Interrogation techniques used by the US on al-Qa'ida suspects in the wake of the 9/11 terror attacks, including beatings, sleep deprivation and so-called waterboarding, "constituted torture" as well as "cruel, inhuman or degrading" treatment, according to a secret Red Cross report.
The report, which was not meant for public release, was written after Red Cross observers were allowed to speak to 14 "high value" detainees at Guantanamo Bay. The detainees had been transferred from secret prisons, or black sites, operated by the CIA. The testimony given to the International Committee of the Red Cross (ICRC), notably by Abu Zubaydah, who was captured after fighting US soldiers in Pakistan, provides a level of detail about the treatment the men received that has not been seen before.
Zubaydah recalls being slammed repeatedly against a plywood wall in his cell and being confined in dark, coffin-like wooden boxes. He speaks of being left unclothed and struggling to breathe as water was poured on a cloth over his face – a simulated drowning procedure known as waterboarding.
"I struggled against the straps, trying to breathe, but it was hopeless. I thought I was going to die. I lost control of my urine. Since then I still lose control of my urine when under stress," he is quoted as saying.
The report's authors say all the men gave strikingly similar descriptions of what had happened, even if they had had little or no contact with the others. Excerpts of the report appear in an article written by Mark Danner, a professor of journalism, to be published in New York Review of Books. It is not clear how he obtained the document.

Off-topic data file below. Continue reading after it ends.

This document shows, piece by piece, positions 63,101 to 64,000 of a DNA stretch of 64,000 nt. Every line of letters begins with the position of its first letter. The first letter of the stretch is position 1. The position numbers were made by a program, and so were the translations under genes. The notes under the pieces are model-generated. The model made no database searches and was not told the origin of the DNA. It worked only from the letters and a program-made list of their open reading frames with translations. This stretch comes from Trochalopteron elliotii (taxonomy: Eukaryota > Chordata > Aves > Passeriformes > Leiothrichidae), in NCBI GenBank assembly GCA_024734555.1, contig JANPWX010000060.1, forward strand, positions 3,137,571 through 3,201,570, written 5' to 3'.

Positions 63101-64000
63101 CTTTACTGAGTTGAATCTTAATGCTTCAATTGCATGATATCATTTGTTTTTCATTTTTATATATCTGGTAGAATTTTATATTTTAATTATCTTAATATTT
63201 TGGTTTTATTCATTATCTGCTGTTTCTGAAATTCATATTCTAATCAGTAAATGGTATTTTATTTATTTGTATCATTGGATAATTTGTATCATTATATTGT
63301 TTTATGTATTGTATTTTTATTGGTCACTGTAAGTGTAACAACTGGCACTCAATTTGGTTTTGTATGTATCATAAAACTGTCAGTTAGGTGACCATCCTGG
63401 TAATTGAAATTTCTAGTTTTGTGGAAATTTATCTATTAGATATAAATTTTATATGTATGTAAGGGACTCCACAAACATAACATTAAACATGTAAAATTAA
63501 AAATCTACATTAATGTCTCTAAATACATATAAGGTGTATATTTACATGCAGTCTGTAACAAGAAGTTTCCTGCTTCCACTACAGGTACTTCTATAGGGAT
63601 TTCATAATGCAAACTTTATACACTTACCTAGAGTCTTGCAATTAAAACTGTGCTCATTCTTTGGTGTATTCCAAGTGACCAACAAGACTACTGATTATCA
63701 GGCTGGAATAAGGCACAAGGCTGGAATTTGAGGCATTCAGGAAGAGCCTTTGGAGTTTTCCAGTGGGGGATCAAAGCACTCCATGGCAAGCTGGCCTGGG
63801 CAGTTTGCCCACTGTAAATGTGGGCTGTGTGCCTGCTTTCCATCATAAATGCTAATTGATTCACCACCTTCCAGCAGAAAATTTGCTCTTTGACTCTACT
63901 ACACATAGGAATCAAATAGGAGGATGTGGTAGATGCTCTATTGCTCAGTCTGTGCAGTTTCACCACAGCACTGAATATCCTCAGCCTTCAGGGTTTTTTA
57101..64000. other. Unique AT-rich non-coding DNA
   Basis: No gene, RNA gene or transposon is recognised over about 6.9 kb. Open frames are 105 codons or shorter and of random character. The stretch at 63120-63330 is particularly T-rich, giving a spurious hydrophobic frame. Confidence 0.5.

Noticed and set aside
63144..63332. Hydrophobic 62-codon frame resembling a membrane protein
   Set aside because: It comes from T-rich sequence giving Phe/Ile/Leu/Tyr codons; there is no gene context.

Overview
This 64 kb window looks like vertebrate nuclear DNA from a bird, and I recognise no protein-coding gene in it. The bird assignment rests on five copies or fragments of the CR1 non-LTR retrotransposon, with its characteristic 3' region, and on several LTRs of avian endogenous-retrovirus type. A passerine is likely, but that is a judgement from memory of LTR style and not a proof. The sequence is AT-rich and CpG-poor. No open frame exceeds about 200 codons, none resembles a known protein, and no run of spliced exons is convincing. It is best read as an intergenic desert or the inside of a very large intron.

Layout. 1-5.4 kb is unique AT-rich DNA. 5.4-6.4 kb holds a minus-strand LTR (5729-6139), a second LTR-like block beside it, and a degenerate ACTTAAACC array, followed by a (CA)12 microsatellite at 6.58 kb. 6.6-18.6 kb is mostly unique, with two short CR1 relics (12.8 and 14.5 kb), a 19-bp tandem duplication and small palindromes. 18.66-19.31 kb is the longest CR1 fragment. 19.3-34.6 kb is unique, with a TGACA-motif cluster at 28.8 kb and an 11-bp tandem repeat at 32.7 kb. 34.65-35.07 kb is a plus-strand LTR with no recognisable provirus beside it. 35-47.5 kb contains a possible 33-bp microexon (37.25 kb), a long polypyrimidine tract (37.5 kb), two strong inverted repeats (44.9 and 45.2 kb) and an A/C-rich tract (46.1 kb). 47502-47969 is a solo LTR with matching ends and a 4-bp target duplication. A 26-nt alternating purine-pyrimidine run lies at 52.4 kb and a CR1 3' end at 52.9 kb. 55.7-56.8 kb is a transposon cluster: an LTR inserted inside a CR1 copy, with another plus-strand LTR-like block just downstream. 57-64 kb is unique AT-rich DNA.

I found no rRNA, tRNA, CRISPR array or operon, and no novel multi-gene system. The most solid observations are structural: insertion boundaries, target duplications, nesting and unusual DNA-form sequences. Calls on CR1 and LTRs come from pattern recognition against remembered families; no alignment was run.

It is legally and politically significant that the ICRC wrote the report, five copies of which were given to White House and CIA officials in early 2007.
"It could not be more important that the ICRC explicitly uses the words 'torture' and 'cruel and degrading'," Mr Danner told The Washington Post. "The ICRC is the guardian of the Geneva conventions, and when it uses those words, they have the force of law."
The report's contents page lists the interrogation techniques used as: "suffocation by water; prolonged stress standing; beatings by use of a collar; beating and kicking; confinement in a box; prolonged nudity; sleep deprivation and use of loud music; exposure to cold temperature/cold water; prolonged use of handcuffs and shackles; threats; forced shaving and deprivation/restricted provision of solid food."
The report concludes: "The allegations of ill-treatment of the detainees indicate that, in many cases, the ill-treatment to which they were subjected while held in the CIA programme, either singly or in combination, constituted torture... Many other elements of the ill-treatment... constituted cruel, inhuman or degrading treatment."
Five years after the 9/11 attacks, George Bush told victims' families that some prisoners had been subjected to interrogation beyond US territory using an "alternative set of methods" but that "the United States does not torture... I will not authorise it". Within hours of taking office, Barack Obama outlawed any further torture.
Torture dossier: The detainees' stories
Abu Zabaydah Al-Qa'ida operative captured in 2002
"I was strapped down with belts. A cloth was placed over my face and the interrogators poured water on it so I could not breathe. After a few minutes the cloth was removed and the bed rotated upright. The pressure of the straps was very painful. I vomited. The bed was lowered and the same torture carried out again... I struggled against the straps, trying to breathe, but it was hopeless. I thought I was going to die."
Walid Bin Attash Yemeni national who planned the attacks on the USS Cole in 2000
"I was kept in a standing position, feet flat on the floor, but with my arms above my head and fixed with handcuffs and a chain to a metal bar running across the width of the cell. The cell was dark with no light. The toilet consisted of a bucket in the cell... I was not allowed to clean myself after using the bucket. Loud music was playing 24 hours a day."Reuse content